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Fiction blurred by fact

An elusive truth can be far more intriguing. Just ask Armistead Maupin.

July 30, 2006|Susan King

IN "The Night Listener," opening Friday, Robin Williams plays a nighttime talk show radio host who befriends a young boy (Rory Culkin) dying from AIDS complications who has written a powerful book about his years of sexual and physical abuse. But Williams' Gabriel soon discovers that the boy may be the fictional creation of his adopted "mother" (Toni Collette).

Directed by Patrick Stettner and adapted by Armistead Maupin ("Tales of the City") and Terry Anderson from Maupin's bestseller, "The Night Listener" is a fictionalized account of Maupin's experience with Anthony Godby Johnson, an allegedly dying teenager who supposedly wrote the acclaimed 1993 autobiography "Rock and a Hard Place: One Boy's Triumphant Story."

Because the only person who ever saw "Tony" was the woman who claimed to be his adopted mother, Vicki, Maupin and others began to doubt the boy's existence.

Both Newsweek and the New Yorker investigated and concluded that Tony didn't exist, though there are still those who believe he was real.

When Maupin, 62, published his book in 2000, he changed his phone number and never heard from Tony/Vicki again.


How did you happen to see Johnson's book?

The book was sent to me by a publisher for a blurb. And it came with a forward by Paul Monette, my dear friend who was dying of AIDS at the time, talking about his wonderful friendship with this kid. Paul was the one who coaxed the book out of him and gave him his editor and his agent. It also had an afterward by Fred Rogers. It came with the best possible credentials. People always say, "How could you believe this?" Well, it was sent to me by a major publishing house. It had two major figures bookending it. One of them was a friend of mine.


After you read the book did you ask for Tony's number?

I asked [the editor] at Crown if I could personally tell him how much I liked the book. At that point there was every indication the kid would be dead in a couple of months. He had had a leg amputated, a lung removed.... Something in me wanted to tell him personally that it was a lovely book.


How many years did you and Tony talk on the phone?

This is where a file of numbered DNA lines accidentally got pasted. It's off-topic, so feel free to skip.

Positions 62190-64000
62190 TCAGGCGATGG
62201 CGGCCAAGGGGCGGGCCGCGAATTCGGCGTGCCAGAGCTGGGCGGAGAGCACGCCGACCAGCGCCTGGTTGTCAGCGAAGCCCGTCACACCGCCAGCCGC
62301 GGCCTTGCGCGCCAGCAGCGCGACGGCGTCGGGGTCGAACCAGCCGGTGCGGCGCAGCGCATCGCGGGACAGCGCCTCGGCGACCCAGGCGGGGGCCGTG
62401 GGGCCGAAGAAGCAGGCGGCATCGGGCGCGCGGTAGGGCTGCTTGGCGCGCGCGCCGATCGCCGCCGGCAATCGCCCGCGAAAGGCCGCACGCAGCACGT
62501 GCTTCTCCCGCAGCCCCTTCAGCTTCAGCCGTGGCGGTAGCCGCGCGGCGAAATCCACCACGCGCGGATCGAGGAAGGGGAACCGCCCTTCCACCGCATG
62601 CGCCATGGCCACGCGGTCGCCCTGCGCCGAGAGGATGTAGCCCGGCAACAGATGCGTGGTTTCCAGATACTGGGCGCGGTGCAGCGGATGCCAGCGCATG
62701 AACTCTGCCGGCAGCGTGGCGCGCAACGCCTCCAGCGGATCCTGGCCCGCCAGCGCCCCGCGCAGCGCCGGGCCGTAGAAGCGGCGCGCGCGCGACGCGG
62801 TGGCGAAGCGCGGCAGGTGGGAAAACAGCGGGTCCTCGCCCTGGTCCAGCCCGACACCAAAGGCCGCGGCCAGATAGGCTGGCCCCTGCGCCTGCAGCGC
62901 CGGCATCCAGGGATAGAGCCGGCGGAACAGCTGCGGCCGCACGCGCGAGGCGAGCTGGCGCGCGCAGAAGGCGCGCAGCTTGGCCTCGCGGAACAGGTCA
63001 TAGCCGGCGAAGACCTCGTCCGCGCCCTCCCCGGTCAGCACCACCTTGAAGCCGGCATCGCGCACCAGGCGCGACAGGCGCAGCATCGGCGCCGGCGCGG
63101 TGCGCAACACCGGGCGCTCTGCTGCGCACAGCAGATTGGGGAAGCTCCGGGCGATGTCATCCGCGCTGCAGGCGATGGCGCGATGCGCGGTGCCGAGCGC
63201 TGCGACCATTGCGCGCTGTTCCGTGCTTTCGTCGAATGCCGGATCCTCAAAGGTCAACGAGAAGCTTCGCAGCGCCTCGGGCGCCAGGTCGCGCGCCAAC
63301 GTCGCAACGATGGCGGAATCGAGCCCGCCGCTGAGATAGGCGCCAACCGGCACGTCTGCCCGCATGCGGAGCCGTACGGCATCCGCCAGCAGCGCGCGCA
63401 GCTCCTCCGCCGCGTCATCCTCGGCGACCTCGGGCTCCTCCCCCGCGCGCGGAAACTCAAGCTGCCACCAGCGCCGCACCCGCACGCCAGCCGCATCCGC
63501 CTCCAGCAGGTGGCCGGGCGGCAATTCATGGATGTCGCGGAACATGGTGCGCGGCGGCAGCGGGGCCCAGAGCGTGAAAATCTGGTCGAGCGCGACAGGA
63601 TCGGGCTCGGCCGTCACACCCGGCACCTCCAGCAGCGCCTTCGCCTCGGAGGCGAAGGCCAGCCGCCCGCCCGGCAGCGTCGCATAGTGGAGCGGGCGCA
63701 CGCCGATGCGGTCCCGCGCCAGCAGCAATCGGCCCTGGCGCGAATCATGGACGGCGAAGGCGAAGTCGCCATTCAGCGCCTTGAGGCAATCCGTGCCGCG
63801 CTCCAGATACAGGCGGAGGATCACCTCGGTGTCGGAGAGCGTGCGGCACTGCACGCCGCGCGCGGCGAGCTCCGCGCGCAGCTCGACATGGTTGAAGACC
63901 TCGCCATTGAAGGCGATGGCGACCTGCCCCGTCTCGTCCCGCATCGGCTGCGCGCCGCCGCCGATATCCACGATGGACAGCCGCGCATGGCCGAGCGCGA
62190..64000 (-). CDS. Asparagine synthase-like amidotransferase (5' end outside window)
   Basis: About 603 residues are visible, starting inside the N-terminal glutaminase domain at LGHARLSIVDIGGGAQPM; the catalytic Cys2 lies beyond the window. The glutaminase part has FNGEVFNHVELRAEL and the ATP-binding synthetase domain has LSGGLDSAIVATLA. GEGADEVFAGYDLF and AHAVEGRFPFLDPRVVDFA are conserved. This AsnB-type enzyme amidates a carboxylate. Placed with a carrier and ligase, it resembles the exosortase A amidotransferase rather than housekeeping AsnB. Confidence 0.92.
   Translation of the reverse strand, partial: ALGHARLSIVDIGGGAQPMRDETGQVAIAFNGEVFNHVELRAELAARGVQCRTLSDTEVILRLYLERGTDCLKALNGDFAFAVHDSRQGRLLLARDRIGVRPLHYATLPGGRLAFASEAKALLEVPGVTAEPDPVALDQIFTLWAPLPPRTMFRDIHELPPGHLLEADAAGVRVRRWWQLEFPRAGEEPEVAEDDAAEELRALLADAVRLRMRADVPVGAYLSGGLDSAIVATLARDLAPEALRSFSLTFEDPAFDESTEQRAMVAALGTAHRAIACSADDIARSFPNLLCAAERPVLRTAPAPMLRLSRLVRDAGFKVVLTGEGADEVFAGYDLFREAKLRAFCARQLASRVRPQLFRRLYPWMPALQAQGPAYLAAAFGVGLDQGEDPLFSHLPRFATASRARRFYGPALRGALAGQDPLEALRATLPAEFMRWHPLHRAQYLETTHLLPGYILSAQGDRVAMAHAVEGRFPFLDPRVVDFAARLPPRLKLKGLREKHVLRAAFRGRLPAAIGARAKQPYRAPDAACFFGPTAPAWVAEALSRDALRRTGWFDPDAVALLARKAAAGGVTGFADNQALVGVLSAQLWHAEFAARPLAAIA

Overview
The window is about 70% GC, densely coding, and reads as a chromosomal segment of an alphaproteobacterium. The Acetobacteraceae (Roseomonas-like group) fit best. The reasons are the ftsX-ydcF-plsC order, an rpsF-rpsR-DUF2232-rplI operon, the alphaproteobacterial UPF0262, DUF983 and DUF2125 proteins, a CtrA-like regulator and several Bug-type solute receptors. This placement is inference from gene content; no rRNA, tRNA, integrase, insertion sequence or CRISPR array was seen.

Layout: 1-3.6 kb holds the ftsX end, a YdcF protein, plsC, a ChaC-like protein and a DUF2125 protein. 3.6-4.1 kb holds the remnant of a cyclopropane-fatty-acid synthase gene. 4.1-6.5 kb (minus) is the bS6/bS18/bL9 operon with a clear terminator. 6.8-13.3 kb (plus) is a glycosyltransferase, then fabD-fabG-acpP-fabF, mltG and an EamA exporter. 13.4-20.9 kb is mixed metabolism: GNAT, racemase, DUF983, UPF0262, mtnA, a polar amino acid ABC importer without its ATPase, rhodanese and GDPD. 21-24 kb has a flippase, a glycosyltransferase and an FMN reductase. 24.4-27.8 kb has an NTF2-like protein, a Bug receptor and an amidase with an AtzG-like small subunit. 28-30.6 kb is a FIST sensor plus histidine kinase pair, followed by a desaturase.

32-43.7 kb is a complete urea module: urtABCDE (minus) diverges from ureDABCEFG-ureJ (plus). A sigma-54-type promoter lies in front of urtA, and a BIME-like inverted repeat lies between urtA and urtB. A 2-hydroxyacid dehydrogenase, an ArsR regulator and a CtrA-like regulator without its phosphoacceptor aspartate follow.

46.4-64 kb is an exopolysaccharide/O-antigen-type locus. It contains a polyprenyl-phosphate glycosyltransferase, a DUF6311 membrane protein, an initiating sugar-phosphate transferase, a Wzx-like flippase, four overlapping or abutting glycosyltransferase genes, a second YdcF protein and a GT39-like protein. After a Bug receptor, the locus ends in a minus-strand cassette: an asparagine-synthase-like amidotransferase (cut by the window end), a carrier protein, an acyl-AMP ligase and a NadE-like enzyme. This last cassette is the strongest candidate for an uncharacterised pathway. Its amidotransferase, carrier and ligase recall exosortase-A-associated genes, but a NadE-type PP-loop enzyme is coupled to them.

There was some sort of communication on the phone for six years. After the first six months I had serious doubts.... Terry had been talking to Vicki on the phone for a long time and turned to me and said, "I can't believe you never noticed how much they sound alike." However, I had also noticed it because I had mistaken one for the other on occasion.

For six years I had my brain split right down the middle -- half was allowing that it was her and the other half was allowing that it was him.


When did you decide to write a fictional version of your experiences?

I had told the story over and over again, and I saw how it made people's goose bumps rise.... But I was hung up. I realized if I wrote the novel that I would reveal to this person that I didn't fully believe in his existence.

I couldn't write the book for a long time, and Terry actually made the suggestion that I call him and tell him I was going to write the book. So I did.

I called him and said, "I am going to write a book about a writer talking about a teenage boy on the phone, and some of the doubts raised by the Newsweek [investigation] will be raised in the novel."

Far from saying, "Oh, no. You can't do that," he said, "I'm a big boy. I know what fiction is." I love the truth and the lie contained in that sentence. He said, "I know you would never betray me. There is one thing I would like -- can I name the character?" So he named the character Pete, supposedly after a friend of his who had died.


Did you send him the manuscript of the book?

He said, "You can just mail it to my mom because I am in the treatment facility. She'll get it to me." Not too long after that she called and said something like, "I have heard you've written the book trashing Tony. I wonder if I should get my lawyers on you." I said, "I don't think I am trashing him. I think it's a very affectionate portrait of friendship." But of course I never really said, "I know who you are now."


Will there be any more "Tales of the City"?

Next summer, Harper Collins is releasing "Michael Tolliver Lives," which is basically my literary answer to all the people who said I'm glad you stopped "Tales of the City" because Michael [a character from the novel] would be dead by now. So this is a 55-year-old gardener -- living in San Francisco, HIV positive, facing issues of aging when he thought he was going to be dead 15 years earlier -- with a considerably younger partner.... I should take you down to meet my husband.


Is he younger than you are?

He's 34. We've been together two years. I am deeply, exhilaratingly in love at 62.


Is he a writer too?

My whole life seems like I made it up sometimes. He runs a website called, which is for gay men over 40, a personal site. I actually met him because I saw him on the site looking for someone older. I am too much of a Luddite to communicate [via e-mail], but I saw him down at 18th and Castro walking down the street one day. I recognized him and chased him halfway down the block and said, "Excuse me" -- great line -- "didn't I see you on a website?" And he said, "I run that website." It's become immensely successful because there are a lot of gay men looking for love over 40, let me tell you.

-- Susan King

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